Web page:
Cobb, a 1986 graduate of George Washington University's law school, became NASA's inspector general on April 22, 2002, after working for a year as an ethics lawyer in the office of the White House General Counsel.
Under the Inspector General Act of 1978, the president appoints independent officials to monitor Cabinet departments and larger federal agencies through audits and investigations. Cobb is among four of 11 inspectors general appointed by Bush who previously worked in the White House, and one of nine with no audit experience.
The complaints against Cobb began to surface early last year, according to NASA research pilot Robert Rivers, when Nelson's office was contacted regarding allegations of retaliation against Rivers in a dispute over aircraft safety at the Langley Research Center in Hampton, Va.
In early 2003, Rivers had refused to fly Langley's modified Boeing 757 research jet, saying NASA management had not addressed safety concerns that he and other pilots had raised over the previous 18 months. He was reassigned and eventually grounded. On Feb. 22, 2005, Cobb notified Rivers he was closing the IG's investigation without taking action.
The Hampton Roads Daily Press detailed these events in an article last April. Nelson forwarded it to Michael D. Griffin, NASA's new administrator, suggesting in a letter that Cobb "may have downplayed" the case "and may even have been involved in a cover-up." Nelson also wrote that "on occasion" he had heard of "similar allegations regarding the NASA IG."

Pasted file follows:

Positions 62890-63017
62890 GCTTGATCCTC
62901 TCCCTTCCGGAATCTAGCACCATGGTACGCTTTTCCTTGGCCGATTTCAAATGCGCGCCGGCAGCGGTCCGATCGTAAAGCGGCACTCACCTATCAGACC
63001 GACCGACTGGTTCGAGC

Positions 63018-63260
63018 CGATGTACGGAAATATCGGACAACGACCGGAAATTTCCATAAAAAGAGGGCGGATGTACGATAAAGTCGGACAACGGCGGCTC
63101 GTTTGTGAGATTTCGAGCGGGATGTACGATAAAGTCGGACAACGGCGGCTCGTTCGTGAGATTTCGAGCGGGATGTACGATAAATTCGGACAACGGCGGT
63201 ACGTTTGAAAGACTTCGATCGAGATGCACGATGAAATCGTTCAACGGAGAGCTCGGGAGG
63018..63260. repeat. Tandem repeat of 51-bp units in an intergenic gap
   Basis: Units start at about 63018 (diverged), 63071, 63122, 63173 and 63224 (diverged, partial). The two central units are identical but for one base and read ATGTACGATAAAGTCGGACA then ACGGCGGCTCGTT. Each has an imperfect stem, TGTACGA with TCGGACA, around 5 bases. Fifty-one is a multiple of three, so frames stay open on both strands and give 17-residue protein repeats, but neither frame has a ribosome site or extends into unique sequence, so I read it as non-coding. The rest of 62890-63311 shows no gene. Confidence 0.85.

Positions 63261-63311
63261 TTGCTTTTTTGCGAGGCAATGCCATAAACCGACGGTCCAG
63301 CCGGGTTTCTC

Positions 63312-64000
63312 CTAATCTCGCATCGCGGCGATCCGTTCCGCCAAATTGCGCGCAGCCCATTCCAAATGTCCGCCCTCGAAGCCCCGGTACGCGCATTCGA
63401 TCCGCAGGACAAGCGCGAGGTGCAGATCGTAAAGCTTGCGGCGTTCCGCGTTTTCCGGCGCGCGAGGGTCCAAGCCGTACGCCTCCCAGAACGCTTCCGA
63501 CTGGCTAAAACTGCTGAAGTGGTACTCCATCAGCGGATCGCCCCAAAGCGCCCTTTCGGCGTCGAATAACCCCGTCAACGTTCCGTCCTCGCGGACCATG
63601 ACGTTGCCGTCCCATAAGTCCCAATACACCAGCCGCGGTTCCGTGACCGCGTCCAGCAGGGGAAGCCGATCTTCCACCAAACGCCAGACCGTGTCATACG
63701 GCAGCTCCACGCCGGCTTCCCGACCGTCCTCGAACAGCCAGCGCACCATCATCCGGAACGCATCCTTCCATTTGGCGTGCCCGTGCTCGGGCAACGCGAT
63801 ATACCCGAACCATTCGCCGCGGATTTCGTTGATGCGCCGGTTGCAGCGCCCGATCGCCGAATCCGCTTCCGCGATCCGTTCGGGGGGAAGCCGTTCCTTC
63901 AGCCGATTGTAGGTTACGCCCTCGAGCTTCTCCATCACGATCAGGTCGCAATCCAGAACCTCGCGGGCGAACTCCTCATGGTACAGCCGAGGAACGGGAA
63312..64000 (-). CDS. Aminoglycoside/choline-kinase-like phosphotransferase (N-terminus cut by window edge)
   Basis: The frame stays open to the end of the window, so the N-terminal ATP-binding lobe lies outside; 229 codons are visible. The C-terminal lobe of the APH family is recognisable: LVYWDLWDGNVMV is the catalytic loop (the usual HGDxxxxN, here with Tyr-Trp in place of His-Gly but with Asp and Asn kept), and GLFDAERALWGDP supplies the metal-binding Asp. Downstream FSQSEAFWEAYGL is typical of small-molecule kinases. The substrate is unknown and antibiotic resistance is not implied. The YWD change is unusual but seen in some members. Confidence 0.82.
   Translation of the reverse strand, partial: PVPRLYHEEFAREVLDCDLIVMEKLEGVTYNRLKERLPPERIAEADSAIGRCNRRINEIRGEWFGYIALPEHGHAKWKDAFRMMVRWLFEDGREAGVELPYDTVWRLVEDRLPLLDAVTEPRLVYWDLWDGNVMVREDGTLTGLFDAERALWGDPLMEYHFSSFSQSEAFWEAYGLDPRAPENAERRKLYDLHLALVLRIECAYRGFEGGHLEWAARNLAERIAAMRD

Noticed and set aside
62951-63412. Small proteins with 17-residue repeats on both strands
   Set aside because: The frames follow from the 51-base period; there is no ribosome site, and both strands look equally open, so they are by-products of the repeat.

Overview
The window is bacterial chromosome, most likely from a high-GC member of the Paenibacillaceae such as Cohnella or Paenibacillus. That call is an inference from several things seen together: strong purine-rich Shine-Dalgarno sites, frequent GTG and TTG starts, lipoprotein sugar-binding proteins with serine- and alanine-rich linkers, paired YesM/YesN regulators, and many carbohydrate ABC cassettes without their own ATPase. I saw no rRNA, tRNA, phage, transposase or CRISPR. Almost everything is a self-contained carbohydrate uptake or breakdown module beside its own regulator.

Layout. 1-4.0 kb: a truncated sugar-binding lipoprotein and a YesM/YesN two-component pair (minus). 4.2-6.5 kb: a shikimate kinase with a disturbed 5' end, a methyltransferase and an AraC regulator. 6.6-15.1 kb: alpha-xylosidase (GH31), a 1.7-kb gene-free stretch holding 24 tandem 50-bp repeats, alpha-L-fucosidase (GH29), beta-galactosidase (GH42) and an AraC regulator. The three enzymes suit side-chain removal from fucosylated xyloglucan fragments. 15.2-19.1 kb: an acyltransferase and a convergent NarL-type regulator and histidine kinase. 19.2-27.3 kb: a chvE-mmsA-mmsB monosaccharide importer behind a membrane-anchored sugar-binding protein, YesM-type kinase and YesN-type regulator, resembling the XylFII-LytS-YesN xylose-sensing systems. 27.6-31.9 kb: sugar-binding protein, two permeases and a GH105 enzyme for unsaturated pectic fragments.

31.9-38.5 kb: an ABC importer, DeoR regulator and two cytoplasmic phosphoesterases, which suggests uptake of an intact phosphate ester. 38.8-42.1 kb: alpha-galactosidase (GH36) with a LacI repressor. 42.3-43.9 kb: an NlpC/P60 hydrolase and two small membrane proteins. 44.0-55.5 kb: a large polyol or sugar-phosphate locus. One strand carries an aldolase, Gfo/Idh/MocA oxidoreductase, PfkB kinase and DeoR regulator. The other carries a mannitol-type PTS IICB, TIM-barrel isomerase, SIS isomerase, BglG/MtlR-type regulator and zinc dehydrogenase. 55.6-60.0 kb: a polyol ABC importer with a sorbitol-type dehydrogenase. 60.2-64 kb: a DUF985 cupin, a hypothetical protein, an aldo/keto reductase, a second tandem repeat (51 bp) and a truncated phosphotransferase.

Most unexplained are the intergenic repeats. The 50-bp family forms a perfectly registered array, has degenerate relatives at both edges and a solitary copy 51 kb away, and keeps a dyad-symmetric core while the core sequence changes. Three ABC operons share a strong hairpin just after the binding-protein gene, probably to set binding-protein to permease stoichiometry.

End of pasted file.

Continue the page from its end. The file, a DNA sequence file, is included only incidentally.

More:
Griffin replied in July that his office had examined Cobb's report and had not found "any indication that the findings were unreasonable." Griffin's office declined to comment for this article.
Documents examined by The Post showed that throughout 2005, Nelson's office was receiving complaints against Cobb from employees and former employees of NASA. Some came from whistle-blowers such as Rivers, but the vast majority were sent in by current and former employees of the IG's office.
The Post was contacted by several of these individuals and saw many of the documents that eventually reached the Integrity Committee. Some complainants spoke on the record; others asked to remain anonymous, saying they feared retaliation.
Many described Cobb as abusive to subordinates and dismissive of their abilities. "He would cut people off, get up and leave during meetings," said Dan Samoviski, who retired in 2004 as deputy IG director for audits at NASA headquarters. "Personally, I just think he created a hostile work environment."
Dennis Coldren, the retired manager of space station and space shuttle audits, was one of several who described Cobb as a "bully," and several sources also said they believed Cobb was too friendly with then-NASA Administrator Sean O'Keefe. They said Cobb suppressed audits, stopped investigations and otherwise edited IG activities to avoid embarrassing the agency or its leadership.
O'Keefe, now chancellor of Louisiana State University, acknowledged that Cobb would brief him on his cases, but said he had an "arm's length" relationship with Cobb and described him as "extremely professional."
"At the beginning, I said, 'Look, there's two ways to do the IG role,' " O'Keefe recalled in a telephone interview. " 'There's the "gotcha" role, and I've done that. But you can also tell me about the problem as it's happening, so we can pay attention to it.' That was exceedingly helpful, and if that's interpreted as being too close, so be it. I think that's being constructive."